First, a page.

My life pretty much slipped out of control. I was doing everything that I’d ever dreamt of, or at least the evil forces of the world had me believing that everything I was doing was everything I’d ever dreamt of. But in actuality, all hell had broken loose and I had shards of my life lying scattered all about me in utter disarray.

As inviting as it had all seemed, it turned out that such designs in  life were only meant for the higher, more evolved, controlled ones who could find it in them to both practice and preach. In trying to live each moment I found it so easy to lose sight of the future…my future. It was so easy to just remain suspended in time, at that moment, to imagine that that was the only moment I ever had to live and just keep drinking in its essence and beauty.

But alas, clocks ticked on and alarm bells rang, and as the hours passed me by all I was left with was tonnes of work to be done and so much else undone, albeit accompanied by a glorious memory or two, but I had to choose… which was worth more? Hundreds of decent, enjoyable memories or just a couple of amazing, breathtakingly exquisite ones followed by ages of pain and labour?

I tried living life as it came by,and  it didn’t really feel that great. I didn’t like the after taste it left. Bitter-sweet and sour.

What I had was a glimpse of brilliance, almost blinded eyes, and no grip over the future. It was all mayhem. I couldn’t see, I couldn’t hear, I didn’t  know.

I could close my eyes and remember the light I’d once seen.

I swore to strive to get there…to the stage where I could truly let my life steer itself and know for sure that it was going down the path that was best for me, to know that I would not lose control even in face of the strongest winds regardless of whether or not I stood at the wheel, whether or not I steered.

But at that moment, surrounding me was nothing but sparkling debris of magnificence that was once whole.

Resplendent Cattywampus

03
Dec
11

Being There, Doing That.

It’s been a while, and again, I think I have lost ‘touch’.

Also, that means this one’s going to be long.

So well, since the last I bothered blogging, a new term’s started, and is about to end in less than two weeks from today. That now begs the question, why on earth would I be blogging now of all times? Maybe, with the exams around my brain’s functioning again, or maybe that’s just how it is…. I post four times a year because that’s how many major exams I have.

Anyway, as we started clinical postings at school, I got around to interacting with lots of hospital staff, doctors, nurses, attendants, orderlies and most importantly, patients. I realized that although someday I might float to the top of that hierarchy, I start at the very bottom. As of today, the nurses at the hospital sure do know so much more, and I don’t think I could get through any thing at all without their help…. starting from finding my way around the hospital to actually taking patients’ histories. They keep a huge section of the hospital running.

But the incidents that made maximum impact on me were my interactions with patients… young and old… and I had my share of pleasant ones and bitter ones, but I learnt lessons all the same….1. Whenever I’d walk in the hospital with the steth dangling around my neck without a book or a bag announcing that I was a student, there was sure to be at least one lost patient who’d come over and ask for help. Maybe in directing them to a department or telling them which department to go to, or once to my horror, if they’d got the name of the medicine right. To add to the trauma, I happen to not know the local language. I’d feel so traumatized and well, slightly ashamed of my inability to help, and I’d always just point at a nurse or an orderly or a resident or try to ask the poor soul to ask at the inquiry desk. There was this once I was looking through a patient’s file and going over her charts looking at her progress and stuff, and her son I think it was, he came up to me and ever so ever respectfully but so worriedly asked of me how her condition was and how long it would take her to pull through. She was sick, and had multiple disorders…. endocarditis and hypothyroidism and pleural effusion and had just been treated for septic shock,and still had a GI infection. Now I just about know the meanings of all those words and the basis for their treatments. As I looked at the boy with a blank face, they wheeled his mother in, and he turned to her giving me a slightly helpless look…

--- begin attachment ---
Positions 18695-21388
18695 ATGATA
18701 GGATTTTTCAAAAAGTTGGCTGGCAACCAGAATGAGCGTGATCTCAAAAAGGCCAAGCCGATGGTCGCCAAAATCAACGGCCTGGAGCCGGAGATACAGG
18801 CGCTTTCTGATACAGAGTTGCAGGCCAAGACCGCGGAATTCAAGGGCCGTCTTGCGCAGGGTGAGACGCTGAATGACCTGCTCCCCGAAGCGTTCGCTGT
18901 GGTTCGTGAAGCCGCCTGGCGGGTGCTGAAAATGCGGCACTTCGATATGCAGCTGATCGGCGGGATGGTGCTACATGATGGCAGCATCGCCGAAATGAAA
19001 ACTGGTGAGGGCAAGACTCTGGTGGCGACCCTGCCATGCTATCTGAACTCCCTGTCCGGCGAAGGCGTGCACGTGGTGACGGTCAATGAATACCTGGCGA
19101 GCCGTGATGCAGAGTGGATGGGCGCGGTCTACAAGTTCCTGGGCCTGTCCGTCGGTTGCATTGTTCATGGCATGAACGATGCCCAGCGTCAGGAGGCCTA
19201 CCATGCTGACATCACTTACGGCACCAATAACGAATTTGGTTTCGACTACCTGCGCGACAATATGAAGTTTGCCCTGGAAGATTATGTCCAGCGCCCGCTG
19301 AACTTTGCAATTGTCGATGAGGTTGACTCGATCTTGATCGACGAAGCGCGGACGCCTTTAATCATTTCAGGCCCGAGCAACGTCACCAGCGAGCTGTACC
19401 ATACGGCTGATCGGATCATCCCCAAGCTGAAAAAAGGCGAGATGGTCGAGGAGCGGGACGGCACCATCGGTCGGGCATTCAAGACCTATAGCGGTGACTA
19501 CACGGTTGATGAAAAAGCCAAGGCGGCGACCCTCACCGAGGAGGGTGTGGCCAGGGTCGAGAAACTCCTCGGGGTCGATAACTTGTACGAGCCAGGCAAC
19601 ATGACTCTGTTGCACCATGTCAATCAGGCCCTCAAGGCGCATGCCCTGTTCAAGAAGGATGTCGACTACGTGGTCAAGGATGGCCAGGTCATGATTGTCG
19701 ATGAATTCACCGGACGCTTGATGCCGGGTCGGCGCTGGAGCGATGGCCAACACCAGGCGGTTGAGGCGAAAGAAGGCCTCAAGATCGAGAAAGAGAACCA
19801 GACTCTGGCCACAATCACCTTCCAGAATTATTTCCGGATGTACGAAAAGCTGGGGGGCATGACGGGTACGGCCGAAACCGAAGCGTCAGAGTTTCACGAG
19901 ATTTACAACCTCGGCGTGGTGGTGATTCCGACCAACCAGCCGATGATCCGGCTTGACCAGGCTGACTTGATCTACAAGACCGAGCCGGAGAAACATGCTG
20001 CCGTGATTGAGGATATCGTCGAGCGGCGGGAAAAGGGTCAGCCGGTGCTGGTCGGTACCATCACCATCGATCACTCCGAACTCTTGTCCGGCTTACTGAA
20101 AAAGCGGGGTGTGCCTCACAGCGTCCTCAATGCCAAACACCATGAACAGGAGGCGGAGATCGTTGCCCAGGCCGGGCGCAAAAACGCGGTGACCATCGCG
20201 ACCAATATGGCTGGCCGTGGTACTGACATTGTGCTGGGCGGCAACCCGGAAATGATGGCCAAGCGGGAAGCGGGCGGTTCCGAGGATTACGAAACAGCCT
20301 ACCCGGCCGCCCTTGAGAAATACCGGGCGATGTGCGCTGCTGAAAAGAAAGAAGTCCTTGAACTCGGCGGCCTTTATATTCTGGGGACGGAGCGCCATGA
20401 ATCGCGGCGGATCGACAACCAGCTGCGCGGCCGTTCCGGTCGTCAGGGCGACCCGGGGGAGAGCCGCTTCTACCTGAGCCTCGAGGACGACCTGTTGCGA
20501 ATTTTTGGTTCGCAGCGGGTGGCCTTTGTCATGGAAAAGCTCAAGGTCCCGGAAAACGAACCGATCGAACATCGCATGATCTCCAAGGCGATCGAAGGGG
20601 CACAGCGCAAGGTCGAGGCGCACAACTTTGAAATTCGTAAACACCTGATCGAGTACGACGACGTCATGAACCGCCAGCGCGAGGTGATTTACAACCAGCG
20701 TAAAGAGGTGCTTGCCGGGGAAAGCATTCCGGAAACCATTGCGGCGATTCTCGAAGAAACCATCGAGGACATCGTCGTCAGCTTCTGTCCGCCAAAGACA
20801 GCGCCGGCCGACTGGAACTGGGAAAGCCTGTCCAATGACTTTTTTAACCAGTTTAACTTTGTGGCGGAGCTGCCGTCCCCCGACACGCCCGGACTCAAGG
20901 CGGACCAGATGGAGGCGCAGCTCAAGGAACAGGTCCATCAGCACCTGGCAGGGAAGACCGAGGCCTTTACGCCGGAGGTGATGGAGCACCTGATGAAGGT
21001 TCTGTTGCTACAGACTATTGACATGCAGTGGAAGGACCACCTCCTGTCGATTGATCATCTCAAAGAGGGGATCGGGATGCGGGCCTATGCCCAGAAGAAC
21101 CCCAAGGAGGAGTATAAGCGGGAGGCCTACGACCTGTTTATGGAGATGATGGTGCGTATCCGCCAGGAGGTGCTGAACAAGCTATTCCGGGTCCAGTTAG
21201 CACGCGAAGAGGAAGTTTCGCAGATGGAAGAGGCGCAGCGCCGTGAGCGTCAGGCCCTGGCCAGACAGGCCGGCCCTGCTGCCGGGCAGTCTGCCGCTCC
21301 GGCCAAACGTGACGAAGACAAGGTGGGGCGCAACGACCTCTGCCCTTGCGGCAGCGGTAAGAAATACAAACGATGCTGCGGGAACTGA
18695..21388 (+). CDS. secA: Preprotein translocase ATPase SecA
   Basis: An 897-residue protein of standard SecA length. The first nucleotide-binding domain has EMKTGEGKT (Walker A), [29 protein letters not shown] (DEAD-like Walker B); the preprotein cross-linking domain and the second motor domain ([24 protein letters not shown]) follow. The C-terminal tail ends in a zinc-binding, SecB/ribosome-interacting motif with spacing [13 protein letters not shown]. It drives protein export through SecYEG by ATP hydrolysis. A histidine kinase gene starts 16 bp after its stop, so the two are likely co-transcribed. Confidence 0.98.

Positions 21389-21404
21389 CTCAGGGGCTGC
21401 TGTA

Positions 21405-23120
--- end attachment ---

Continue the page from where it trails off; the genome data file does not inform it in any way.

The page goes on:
Lesson : These people around here, especially the relatives of the sick ones… they respect the doctors beyond anything else and often have their hopes pinned on the race of medical men.

2. When I did have a text or notes in my hand, or when I’d stand over a patients bed, poking and prodding and fumbling as I took his history along with two three of my batch mates, more often than not, the patients realized that we were but students and that we weren’t going to be of any help to their cause as far as their recovery was concerned. This would make them resentful, and they’d want us to just go. They wouldn’t answer properly and would assume a ‘couldn’t care less…go to hell…don’t bother me I’m sick’ attitude. Why, one man even said something as ridiculous as “you people can’t become doctors if I don’t come to you as a patient, so don’t bother me”.

Lesson : I really don’t know. I think it is that if people who are in need of help are getting it from somewhere, they won’t turn to help anyone else who needs theirs. Odd, I know.

3. There was this one lady in the Surgery wards, she had a very large leg ulcer on her right leg, and it undoubtedly hurt like hell. She beckoned to us and said in her tongue “Children, you people must become good doctors, and please ask me whatever you want to, and look and examine the leg all you want, just stop if I ask you to because I’ll only say so if it hurts too much.”

Lesson : Every cloud has a silver lining. To every person that denies you a helping hand, there’s another that will lead you all the way through the tunnel to the other side.

But above all, what I learnt, is that every single one of those interactions was worth it. They didn’t affect me, I was only thankful for every day’s experience in the hospital. I found out how much I want to be doing this for ever and ever.